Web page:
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TIFF 2019 Review: Just Mercy Is a Call to Action

TIFF 2019 Review: 'Just Mercy' Is a Call to Action

TIFF 2019 Review: 'Just Mercy' Is a Call to Action

"This no-frills endeavor is not necessarily meant to entertain, but act as a wake-up call," writes film critic Valerie Complex in her review of Just Mercy.


Just Mercy, the new film by director Daniel Destin Cretton and adapted from the book of the same name by Bryan Stevenson, just had its North American premiere at this year's Toronto International Film Festival. The movie is a tiny glimpse into the broader issue of capital punishment and a vital viewing experience for this generation, exposing the cracks in the American justice system, the injustices faced by marginalized communities, and the barbaric nature of the death penalty. 

However, considering the director’s vision, it’s fair to ask why Cretton didn’t push the bar. This subject matter commands grit, but the end product is acutely tame. That’s not a bad thing, especially when everything is executed earnestly, but it doesn’t offer any new information, and some of the powerhouse cast feel wasted. Nonetheless, there is tremendous value in telling these stories because it’s importance lies in its ability to exist. 

Just Mercy opens in Alabama with Walter McMillian (Jamie Foxx) a blue-collar guy minding his own business. When driving home from work, he is confronted by a blockade of police cars who stop him. Living in the south, he knows what the police are capable of (especially with the southern history of police violence against Black people), so he complies to the letter. But that does him no good as he is taken to jail after being accused of committing a cold-blooded murder of a young white girl in an armed robbery. 

With no evidence except testimony from convicted criminal Ralph Myers (Tim Blake Nelson), McMillian is sentenced to death. Harvard graduate Bryan Stevenson (Michael B. Jordan) moves to Alabama to open the Equal Justice Initiative, which investigates cases of capital punishment. Hiring Eva Ansley (Brie Larson) as his first employee, the two work together to administer justice where they can. While visiting the local prison, Stevenson meets McMillian and decides to take on his case in hopes of gaining a re-trial to prove McMillian’s innocence.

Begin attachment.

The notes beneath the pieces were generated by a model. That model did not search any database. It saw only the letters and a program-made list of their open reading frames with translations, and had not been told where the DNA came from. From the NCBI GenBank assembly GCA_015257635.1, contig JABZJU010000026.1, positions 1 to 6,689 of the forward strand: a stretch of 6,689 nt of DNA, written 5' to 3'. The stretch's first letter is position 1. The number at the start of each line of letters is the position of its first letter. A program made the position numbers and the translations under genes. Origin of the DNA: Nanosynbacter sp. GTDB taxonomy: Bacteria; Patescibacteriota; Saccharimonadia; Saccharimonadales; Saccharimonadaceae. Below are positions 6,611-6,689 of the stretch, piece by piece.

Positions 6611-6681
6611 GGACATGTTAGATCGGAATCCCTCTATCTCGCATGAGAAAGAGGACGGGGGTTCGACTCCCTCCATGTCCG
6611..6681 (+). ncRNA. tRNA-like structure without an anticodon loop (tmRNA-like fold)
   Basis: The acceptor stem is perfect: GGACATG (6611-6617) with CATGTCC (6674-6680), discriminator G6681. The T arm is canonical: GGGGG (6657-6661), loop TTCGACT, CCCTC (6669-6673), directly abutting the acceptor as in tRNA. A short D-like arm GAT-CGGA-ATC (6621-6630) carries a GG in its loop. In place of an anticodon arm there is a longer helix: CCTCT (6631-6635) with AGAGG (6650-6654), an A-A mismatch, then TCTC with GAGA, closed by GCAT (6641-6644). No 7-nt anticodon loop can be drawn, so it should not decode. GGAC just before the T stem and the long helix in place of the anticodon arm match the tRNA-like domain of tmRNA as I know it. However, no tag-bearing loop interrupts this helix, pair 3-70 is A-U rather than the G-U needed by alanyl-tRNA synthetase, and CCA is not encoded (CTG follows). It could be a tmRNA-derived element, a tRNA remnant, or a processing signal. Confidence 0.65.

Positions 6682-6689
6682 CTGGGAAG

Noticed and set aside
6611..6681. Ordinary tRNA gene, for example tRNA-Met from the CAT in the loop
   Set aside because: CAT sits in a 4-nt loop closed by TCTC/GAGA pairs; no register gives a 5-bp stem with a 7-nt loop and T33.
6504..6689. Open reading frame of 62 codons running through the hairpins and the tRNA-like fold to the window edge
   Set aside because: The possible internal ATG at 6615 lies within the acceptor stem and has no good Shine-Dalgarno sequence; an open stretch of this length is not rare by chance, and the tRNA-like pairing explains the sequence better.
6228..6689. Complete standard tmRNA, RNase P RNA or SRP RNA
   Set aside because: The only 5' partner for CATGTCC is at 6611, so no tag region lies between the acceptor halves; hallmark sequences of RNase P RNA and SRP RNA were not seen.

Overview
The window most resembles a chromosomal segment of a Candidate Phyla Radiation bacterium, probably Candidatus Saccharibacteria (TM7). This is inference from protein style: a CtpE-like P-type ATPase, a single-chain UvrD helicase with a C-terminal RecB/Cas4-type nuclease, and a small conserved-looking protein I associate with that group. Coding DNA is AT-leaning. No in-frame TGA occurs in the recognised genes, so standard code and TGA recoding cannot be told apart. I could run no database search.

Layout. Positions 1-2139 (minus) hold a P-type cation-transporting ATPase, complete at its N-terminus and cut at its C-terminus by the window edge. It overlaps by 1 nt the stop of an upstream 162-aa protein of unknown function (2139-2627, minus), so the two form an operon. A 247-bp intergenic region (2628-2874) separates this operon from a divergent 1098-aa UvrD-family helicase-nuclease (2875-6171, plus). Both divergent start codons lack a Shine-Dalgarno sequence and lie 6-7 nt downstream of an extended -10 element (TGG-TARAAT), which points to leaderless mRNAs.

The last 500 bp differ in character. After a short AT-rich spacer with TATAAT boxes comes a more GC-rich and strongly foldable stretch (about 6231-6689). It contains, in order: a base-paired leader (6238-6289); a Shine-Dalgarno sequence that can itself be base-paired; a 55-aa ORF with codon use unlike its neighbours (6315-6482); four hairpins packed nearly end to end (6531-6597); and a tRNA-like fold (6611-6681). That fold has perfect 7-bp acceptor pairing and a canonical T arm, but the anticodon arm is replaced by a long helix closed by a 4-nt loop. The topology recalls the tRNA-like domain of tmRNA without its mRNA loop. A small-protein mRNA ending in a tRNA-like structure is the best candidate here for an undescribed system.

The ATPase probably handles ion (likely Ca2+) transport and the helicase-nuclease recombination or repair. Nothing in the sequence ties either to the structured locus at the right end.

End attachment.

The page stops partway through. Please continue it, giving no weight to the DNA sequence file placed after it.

Something unique the film explores is the threat of death as it looms over every character, especially those in prison as the electric chair is used as a scare tactic to coerce confessions from criminals or to enforce unjust principles. Unfortunately, the one element that may have set the film apart from other procedural dramas is delivered as plainly and sanitized as possible by Cretton. It also doesn’t help that every plot point is predictable, and in parts, painfully slow. But its story, and the incredible supporting cast, are the backbones of Just Mercy.

Michael B. Jordan is serviceable as Bryan Stevenson. It’s a stark change from his previous roles which is an improved change, but what’s missing is that resoluteness that would take his performance from average to incredible. Brie Larson is doing what she can, but she’s given little to do, and that may be by design as the narrative wanted to avoid falling into the white savior trope and does so successfully. The real stars are Rob Morgan as Herbert Richardson (a death row inmate and friends with Walter) and Jamie Foxx, who carry the film's most fierce and heartbreaking moments. It’s no surprise that both performances are gaining Oscar buzz before award season kicks in.

In a system where Black and Brown folks disproportionately inhabit American prisons because of rampant racism and prejudice within judicial practices, these marginalized communities are on the receiving end of most death penalty sentences. It’s not a question of whether or not someone deserves to die, but how many innocent prisoners were killed without a proper day in court. The system lacks provisions for rehabilitation, and so prisoners on death row just count down the days until death. It is now clear that innocent defendants will be convicted and sentenced to death with some regularity as long as the death penalty continues. 

This is why, in spite of its weaknesses, films like Just Mercy deserve to prevail. Stevenson made history with the Equal Justice Initiative, the number of death row cases his organization managed, and how many people felt seen by his work. This no-frills endeavor is not necessarily meant to entertain, but act as a wake-up call, and then a call to action. If Bryan Stevenson carved his own path and demanded better of the American justice system, we should all take advantage of that and do the same.  

Just Mercy premiered at the Toronto International Film Festival in September. It opens in theaters on Christmas Day. Watch the official trailer in the video below. 

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